Chelsea manager Jose Mourinho (pictured) spoke publicly for the first time in 10 days yesterday and refused to hide his simmering resentment towards the media over Diego Costa's three-match suspension.
The Blues boss, who risked a Premier League fine for avoiding media duties either side of last weekend's draw with Manchester City, was unhappy with the portrayal of a challenge between Costa and Liverpool's Emre Can, which resulted in the Chelsea striker's ban.
Asked why he had not spoken to the media since immediately after advancing to the Capital One Cup final at Liverpool's expense on January 27, Mourinho said: "Because if you (the media) want, you can make a silence very noisy. Depends what you want to do. You could make noise with my silence, because you know the reason for my silence. It depends on you. If I was a journalist I could make from silence, lots of words."
Mourinho in December spoke of a "clear campaign" against his side.
He was fined £25,000 the day after the Liverpool win for those comments.
Asked if the reason for his absence was because of Costa's suspension, which continues at Aston Villa on Saturday, Mourinho, who chose not to discuss the incident, said: "Not just (Costa's ban). I don't reflect. Maybe I'm punished to reflect. Maybe they (football's authorities) can read my reflection and (that) I don't want."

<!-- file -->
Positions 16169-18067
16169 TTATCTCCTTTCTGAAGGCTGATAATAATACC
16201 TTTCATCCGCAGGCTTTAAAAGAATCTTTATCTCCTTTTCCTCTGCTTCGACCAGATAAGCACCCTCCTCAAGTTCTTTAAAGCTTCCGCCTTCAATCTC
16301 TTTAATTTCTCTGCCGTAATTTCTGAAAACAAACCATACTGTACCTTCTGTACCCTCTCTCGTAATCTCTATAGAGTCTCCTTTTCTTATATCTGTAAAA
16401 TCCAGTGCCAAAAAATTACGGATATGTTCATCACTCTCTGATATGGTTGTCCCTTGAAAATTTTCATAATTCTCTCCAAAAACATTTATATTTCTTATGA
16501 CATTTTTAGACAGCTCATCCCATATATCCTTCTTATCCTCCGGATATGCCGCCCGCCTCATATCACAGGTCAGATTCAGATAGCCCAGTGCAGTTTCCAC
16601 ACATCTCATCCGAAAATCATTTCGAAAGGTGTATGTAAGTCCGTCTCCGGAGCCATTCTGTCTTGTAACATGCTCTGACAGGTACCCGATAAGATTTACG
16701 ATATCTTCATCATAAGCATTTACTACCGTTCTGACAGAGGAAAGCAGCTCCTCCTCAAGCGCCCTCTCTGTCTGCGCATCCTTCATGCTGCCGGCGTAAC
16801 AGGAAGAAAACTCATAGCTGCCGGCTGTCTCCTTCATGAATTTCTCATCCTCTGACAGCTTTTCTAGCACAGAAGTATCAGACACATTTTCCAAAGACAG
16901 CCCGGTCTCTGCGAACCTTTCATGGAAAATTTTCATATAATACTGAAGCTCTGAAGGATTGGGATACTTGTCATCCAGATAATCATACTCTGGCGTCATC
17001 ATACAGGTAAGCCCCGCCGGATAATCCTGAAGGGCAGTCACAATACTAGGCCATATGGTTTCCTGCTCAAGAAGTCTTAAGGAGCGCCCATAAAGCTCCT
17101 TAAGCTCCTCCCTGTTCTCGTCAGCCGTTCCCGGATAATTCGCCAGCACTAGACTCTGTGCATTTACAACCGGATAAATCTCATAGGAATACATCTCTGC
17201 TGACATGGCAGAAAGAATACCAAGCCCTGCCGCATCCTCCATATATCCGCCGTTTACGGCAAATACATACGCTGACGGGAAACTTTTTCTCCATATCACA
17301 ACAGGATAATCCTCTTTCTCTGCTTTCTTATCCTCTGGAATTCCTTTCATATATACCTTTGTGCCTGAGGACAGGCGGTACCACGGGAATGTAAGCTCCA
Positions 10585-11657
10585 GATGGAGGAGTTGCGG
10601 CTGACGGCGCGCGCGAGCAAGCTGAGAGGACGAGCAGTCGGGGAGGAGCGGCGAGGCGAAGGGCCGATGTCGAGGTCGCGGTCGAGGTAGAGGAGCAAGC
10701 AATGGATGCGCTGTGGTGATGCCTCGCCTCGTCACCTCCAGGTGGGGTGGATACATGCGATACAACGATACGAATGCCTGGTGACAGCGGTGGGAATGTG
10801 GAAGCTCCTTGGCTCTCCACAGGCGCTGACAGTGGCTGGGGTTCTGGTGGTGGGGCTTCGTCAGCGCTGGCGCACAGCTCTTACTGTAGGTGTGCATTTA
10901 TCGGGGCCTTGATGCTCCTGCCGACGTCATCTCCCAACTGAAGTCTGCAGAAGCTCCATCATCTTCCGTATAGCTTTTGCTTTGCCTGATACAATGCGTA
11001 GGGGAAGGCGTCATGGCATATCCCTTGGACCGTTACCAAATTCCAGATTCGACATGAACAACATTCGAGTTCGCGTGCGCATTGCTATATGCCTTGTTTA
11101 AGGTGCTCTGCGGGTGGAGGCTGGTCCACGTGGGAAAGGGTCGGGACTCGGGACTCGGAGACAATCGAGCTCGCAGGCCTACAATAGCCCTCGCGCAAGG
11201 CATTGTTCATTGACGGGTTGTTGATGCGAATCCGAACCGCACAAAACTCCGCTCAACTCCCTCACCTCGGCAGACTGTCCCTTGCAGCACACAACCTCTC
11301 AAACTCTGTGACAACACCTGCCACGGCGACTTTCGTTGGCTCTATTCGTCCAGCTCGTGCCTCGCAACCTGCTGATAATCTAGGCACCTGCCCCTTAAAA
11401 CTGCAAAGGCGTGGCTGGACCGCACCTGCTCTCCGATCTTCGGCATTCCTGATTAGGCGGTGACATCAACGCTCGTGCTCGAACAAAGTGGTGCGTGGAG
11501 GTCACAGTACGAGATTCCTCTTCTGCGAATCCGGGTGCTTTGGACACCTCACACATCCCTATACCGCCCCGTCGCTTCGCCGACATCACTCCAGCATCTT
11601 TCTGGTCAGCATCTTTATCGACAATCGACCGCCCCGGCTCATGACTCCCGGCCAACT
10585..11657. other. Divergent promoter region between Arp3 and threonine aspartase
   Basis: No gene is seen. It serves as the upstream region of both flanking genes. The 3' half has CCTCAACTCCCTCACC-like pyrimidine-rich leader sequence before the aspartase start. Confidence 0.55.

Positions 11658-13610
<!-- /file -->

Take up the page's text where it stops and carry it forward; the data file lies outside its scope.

Managers are required to speak before and after matches under Premier League broadcast regulations.
Mourinho, who often wears a smile but did not yesterday, added: "You know why I'm here so you cannot expect that I'm super happy to be here."
Mourinho responded "yes" when asked if he was in attendance because he was required to be.
He hardly had the demeanour of the manager of the Premier League leaders, who are five points clear of defending champions City with 15 games to go.
"I feel the distance could be much bigger," he said. "If I analysed - which I'm not going to do - the last five, six, seven matches, we could, we should have a bigger difference."
The first question Mourinho faced was about deadline-day signing Juan Cuadrado, who could make his Chelsea debut at Aston Villa after arriving on a day when Andre Schurrle left for Wolfsburg and Mohamed Salah moved to the Colombia forward's former club Fiorentina on loan.
Asked how excited he was about Cuadrado, one of the stars of last summer's World Cup, Mourinho said: "Normal."
He added: "I don't think it's the best thing for him that I speak about expectations. He needs his time, as does everyone.
"It's a reaction to Schurrle's departure, but it's not a panic buy, because he's a player we know for a long, long time."
On the prospect of Cuadrado's debut, Mourinho said: "I think he can (play) unless the Premier League or the FA say some rules stop him from playing."
Mourinho is bidding for a first win at Villa Park - one of only two Premier League grounds, along with Newcastle's St James' Park, where he is yet to triumph.